Derrick Jamison Convicted: 1985, Charges Dismissed: 2005 - On February 28, 2005, Ohio Common Pleas Judge Richard Niehaus dismissed all charges against Derrick Jamison for the murder of a Cincinnati bartender after prosecutors elected not to retry him in the case. (Associated Press, March 3, 2005). On death row for 17 years, Jamison was a granted a new trial in 2002 when a court ruled that the prosecution had withheld critical eyewitness statements and other evidence from the defense. Jamison was originally convicted and sentenced to death in 1985 based in part on the testimony of Charles Howell, a co-defendant who received a lesser sentence in exchange for his testimony against Jamison. The prosecution withheld statements that contradicted Howell’s testimony and that would have undermined the prosecution’s theory of how the victim died, and would have pointed to other possible suspects for the murder. A federal judge ordered a new trial for Jamison in 2000, holding that Hamilton County Prosecutors withheld key evidence. The 6th U.S. Circuit Court of Appeals upheld the decision in 2002 (Jamison v. Collins, 291 F.3d 380 (6th Cir. 2002)). One of the withheld statements involved James Suggs, an eyewitness to the robbery. Suggs testified at trial that he had been unable to make a positive identification when the police showed him a photo array of suspects. In fact, police records show that Suggs identified two suspects, neither of which was Derrick Jamison. Additional withheld evidence consisted of a series of discrepancies between Jamison’s physical characteristics and the descriptions of the perpetrators given to police investigators by eyewitnesses. The co-defendant, Howell recently testified that he could not remember anything about the crime, and state prosecutors decided not to proceed against Jamison. He remains incarcerated on other unrelated charges.
Joe D'Ambrosio Convicted: 1989, Charges dismissed: 2012 - On January 23, the U.S. Supreme Court declined to hear an appeal by the state of Ohio challenging the unconditional writ of habeas corpus and bar to the re-prosecution of Joe D'Ambrosio, thus ending the capital case. He has now been freed from death row with all charges dismissed. A federal District Court had first overturned D'Ambrosio's conviction in 2006 because the state had withheld key evidence from the defense. The federal court originally allowed the state to re-prosecute him, but just before trial the state revealed the existence of even more important evidence and requested further delay. Also the state did not divulge in a timely manner that the key witness against D'Ambrosio had died. In 2010, the District Court barred D’Ambrosio’s re-prosecution because of the prosecutors’ misconduct. The court concluded that these developments biased D'Ambrosio's chances for a fair trial, and hence the state was barred from retrying him. District Court Judge Kathleen O'Malley wrote: “For 20 years, the State held D’Ambrosio on death row, despite wrongfully withholding evidence that ‘would have substantially increased a reasonable juror’s doubt of D’Ambrosio’s guilt.’ Despite being ordered to do so by this Court … the State still failed to turn over all relevant and material evidence relating to the crime of which D’Ambrosio was convicted. Then, once it was ordered to provide D’Ambrosio a constitutional trial or release him within 180 days, the State did neither. During those 180 days, the State engaged in substantial inequitable conduct, wrongfully retaining and delaying the production of yet more potentially exculpatory evidence… To fail to bar retrial in such extraordinary circumstances surely would fail to serve the interests of justice.”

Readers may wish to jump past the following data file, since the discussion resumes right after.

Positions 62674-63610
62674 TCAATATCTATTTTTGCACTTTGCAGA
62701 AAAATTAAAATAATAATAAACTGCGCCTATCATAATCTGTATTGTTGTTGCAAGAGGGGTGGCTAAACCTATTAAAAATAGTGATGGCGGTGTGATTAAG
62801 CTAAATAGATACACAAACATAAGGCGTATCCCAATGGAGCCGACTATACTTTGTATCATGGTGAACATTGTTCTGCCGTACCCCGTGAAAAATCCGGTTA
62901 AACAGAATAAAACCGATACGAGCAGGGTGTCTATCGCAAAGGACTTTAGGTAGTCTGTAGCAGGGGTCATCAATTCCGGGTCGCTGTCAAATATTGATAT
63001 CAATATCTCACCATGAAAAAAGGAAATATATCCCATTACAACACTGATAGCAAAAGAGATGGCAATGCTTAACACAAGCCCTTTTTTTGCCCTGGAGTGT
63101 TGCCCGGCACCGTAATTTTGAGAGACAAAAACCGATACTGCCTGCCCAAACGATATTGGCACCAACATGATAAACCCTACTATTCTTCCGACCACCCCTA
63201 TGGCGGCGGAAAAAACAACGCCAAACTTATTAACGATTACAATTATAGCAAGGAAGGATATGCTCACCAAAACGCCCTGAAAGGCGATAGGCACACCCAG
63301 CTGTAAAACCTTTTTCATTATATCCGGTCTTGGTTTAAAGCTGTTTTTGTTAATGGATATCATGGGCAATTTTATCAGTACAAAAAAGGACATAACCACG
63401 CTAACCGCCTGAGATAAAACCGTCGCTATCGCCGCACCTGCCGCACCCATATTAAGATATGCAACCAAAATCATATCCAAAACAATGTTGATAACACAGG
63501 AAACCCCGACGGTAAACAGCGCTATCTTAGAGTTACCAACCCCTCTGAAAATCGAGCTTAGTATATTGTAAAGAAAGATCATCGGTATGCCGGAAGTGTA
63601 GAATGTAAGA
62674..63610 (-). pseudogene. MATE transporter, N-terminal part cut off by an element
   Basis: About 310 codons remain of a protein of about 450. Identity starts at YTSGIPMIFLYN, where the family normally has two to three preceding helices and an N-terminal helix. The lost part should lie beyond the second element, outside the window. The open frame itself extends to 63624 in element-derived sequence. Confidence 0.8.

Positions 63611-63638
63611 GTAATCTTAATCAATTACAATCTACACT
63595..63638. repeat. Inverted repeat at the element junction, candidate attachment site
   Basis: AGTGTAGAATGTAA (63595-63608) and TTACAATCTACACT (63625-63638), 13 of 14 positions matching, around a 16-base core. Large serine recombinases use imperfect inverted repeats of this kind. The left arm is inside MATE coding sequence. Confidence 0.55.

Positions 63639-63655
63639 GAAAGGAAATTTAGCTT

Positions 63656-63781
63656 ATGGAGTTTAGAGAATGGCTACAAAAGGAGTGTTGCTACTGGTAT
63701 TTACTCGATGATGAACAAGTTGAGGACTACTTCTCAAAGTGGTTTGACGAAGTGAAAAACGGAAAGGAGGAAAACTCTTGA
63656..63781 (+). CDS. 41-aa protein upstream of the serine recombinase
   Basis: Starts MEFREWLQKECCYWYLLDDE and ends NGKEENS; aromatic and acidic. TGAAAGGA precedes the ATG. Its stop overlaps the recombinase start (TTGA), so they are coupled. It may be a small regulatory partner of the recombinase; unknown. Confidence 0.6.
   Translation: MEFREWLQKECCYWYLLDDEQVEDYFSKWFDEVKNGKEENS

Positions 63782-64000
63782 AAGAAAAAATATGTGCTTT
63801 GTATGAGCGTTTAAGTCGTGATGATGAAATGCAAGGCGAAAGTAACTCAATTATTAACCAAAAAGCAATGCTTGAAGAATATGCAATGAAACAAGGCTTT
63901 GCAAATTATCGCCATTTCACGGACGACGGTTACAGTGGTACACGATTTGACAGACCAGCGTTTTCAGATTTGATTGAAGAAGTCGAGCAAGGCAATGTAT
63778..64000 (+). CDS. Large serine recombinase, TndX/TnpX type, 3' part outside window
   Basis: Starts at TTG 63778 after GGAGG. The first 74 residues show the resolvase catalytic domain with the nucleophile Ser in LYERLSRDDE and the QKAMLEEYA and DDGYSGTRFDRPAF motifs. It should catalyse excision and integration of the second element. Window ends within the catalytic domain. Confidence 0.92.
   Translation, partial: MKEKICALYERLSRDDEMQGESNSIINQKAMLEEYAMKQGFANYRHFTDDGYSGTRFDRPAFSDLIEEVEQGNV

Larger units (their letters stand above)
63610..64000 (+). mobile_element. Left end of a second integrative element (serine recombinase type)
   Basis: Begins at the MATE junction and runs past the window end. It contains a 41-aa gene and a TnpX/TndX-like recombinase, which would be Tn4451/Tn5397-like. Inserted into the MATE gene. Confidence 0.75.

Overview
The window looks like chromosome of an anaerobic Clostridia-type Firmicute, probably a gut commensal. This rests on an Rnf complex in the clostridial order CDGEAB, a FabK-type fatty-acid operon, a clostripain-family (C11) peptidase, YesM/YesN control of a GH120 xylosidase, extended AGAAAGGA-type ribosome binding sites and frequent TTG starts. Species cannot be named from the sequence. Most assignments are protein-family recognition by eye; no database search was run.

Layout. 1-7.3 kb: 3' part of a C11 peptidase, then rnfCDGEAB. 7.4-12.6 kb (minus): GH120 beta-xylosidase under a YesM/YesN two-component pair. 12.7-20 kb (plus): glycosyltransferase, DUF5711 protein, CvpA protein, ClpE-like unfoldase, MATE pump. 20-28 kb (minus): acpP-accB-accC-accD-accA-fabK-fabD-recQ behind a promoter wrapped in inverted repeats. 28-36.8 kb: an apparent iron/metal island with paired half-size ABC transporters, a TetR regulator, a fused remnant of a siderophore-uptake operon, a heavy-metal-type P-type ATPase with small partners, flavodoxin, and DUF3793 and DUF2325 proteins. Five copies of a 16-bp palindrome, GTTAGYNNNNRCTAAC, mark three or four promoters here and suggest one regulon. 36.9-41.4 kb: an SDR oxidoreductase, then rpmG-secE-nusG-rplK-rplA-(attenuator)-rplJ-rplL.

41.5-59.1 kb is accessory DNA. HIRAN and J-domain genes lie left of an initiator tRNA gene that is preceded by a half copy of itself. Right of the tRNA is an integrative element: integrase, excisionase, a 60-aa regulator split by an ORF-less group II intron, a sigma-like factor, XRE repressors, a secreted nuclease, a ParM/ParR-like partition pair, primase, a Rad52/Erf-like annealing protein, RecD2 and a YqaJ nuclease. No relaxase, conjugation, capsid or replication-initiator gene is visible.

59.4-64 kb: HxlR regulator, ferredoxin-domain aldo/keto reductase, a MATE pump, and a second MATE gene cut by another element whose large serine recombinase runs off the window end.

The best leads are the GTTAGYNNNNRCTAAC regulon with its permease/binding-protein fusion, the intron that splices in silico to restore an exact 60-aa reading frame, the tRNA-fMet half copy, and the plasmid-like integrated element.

In 2011, the U.S. Court of Appeals for the Sixth Circuit upheld the bar to re-prosecution. (D'Ambrosio v. Bagley, No. 10-3247, Aug. 29, 2011). Even the dissent referred to the state's "remarkable inability to competently prosecute D'Ambrosio." The state appealed this decision to the U.S. Supreme Court mainly on jurisdictional grounds, but was denied certiorari on Jan. 23. (Bagley v. D'Ambrosio, No. 11-672, denying cert.).
D'Ambrosio is 140th former death row inmate to be exonerated since 1973 and the 6th from Ohio.